Saturday, November 08, 2008

Life during GOP time

Here's just one part of George Bush's stinking legacy. But Bush didn't invent conservatism, he was just stupid and incurious enough to put its foolish ideas into practice. So blaming Bush only gets you partial credit. This failure belongs to the all of conservatism and its adherents.

The nation's economic troubles play out one family at a time at the New Horizons Learning Center in this struggling city two hours northwest of Chicago.

Some parents have been laid off and must pull their children out of the day care center until they can find a job. Others' employment hours have been cut, so they reduce their kids' attendance to a few days a week.

Financial strains prompt one mother to pay with a postdated check. Another chooses to work in the middle of the night — after putting her kids to bed — because of the extra dollar per hour that shift brings. And the stress shows on the faces of the children who can't understand why their friends, without explanation, stop coming.

"They act out more, cry a lot more," said Diane Kesterton, director of New Horizons, where a 38-child enrollment has been halved to 19 in just three months. "They don't know what's happening, they're confused."

Parents nationwide are telling day care providers they must scale back or abandon their services. Instead, they keep kids at home with grandparents or upend their work-life balance because gas and food prices have become prohibitive and average child care costs outpace rent and mortgage payments — even for those drawing salaries.

"I was paying more in day care than I was making in work," Meredith Hartigan, a Rockford single mother of two, said in explaining her decision to pull her 4-year-old daughter out of day care in August and switch to working nights and weekends.


Child care providers have similar fears as centers that have had waiting lists for as long as anyone can remember now find themselves scrambling for children. Many are for the first time offering part-time services or changing hours to accommodate the growing number of parents working off shifts, or struggling to make ends meet.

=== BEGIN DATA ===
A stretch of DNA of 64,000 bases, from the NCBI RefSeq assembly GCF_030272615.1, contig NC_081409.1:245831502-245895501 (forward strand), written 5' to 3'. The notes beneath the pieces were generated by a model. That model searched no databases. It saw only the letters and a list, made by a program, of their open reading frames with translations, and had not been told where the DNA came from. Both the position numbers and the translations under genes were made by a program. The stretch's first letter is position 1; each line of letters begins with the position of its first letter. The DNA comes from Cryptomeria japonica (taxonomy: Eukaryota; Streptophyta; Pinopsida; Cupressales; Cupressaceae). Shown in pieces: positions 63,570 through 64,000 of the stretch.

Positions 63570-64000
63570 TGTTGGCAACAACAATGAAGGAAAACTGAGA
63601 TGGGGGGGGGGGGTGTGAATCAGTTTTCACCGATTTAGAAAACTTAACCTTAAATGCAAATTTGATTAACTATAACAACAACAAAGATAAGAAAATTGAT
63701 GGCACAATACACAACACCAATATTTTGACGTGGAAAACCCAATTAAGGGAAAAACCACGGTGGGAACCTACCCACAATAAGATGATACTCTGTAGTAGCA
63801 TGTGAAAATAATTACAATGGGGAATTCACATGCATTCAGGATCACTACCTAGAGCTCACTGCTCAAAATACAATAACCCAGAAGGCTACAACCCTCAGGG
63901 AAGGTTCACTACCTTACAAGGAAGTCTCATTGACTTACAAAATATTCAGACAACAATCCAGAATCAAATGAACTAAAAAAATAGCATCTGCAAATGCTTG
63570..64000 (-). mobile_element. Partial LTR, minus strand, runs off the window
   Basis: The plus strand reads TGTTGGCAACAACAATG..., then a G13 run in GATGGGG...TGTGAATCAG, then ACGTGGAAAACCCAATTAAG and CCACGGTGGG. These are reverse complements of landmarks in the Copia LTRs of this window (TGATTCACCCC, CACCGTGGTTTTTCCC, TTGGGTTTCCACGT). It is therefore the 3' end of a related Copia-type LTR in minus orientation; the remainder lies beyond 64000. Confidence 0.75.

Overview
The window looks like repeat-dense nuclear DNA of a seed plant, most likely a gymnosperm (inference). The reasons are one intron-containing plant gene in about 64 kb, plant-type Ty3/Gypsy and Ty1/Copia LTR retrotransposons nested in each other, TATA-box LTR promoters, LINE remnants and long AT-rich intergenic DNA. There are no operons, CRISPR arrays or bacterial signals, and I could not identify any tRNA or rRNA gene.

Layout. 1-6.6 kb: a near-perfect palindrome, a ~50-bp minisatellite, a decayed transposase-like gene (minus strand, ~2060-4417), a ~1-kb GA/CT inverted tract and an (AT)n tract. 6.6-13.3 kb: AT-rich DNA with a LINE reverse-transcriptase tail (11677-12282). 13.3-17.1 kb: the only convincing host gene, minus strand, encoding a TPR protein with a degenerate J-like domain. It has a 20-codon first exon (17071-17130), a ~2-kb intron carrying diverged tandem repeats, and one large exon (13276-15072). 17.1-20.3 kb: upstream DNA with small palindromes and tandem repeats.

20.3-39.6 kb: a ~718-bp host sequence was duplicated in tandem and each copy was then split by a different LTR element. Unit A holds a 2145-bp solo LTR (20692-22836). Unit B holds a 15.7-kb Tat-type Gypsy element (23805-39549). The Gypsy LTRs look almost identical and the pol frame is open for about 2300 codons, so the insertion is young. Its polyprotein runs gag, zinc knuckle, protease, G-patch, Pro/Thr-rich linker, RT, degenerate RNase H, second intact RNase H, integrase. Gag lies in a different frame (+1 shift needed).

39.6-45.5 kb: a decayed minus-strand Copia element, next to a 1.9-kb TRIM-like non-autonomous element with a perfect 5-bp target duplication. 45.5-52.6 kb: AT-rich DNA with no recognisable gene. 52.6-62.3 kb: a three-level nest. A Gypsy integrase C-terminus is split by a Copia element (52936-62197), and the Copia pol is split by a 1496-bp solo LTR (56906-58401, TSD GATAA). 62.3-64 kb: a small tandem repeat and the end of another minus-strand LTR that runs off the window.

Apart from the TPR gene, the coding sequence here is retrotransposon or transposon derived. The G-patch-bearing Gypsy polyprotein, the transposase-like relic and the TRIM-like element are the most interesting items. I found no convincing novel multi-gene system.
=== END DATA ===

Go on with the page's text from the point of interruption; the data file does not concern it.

"It is not about people making choices to drive a second car," said Diane Stout, executive director of Circles of Learning, also in Rockford. "For many low income people it is making a choice for food."
Isn't income inequality great?

UPDATE: The surging economy will be keeping a lot of people away from their families this holiday season.

Thanksgiving won't be the same for many families across the country this year. The worst economic crisis since the Great Depression is expected to put a crimp in the busiest travel season of the year. Fewer people, especially college students, will be going home because of plummeting portfolios, job losses, and rising travel costs. That's moved many families in Massachusetts to open their homes to holiday orphans, and restau rants to prepare for more customers.

The trend is particularly pronounced in a college town like Boston. The city is brimming with students who generally depend on their parents to fund their holiday trips home.

Beyond the general economic downturn, high airfares will also keep many from home: Holiday fares are at five-year highs, according to Farecast, an airfare tracking website. And the Massachusetts Port Authority, which runs Logan International Airport in Boston, is predicting a 6 percent to 10 percent decline in Boston passengers during the week surrounding Thanksgiving.
h/t Susie.



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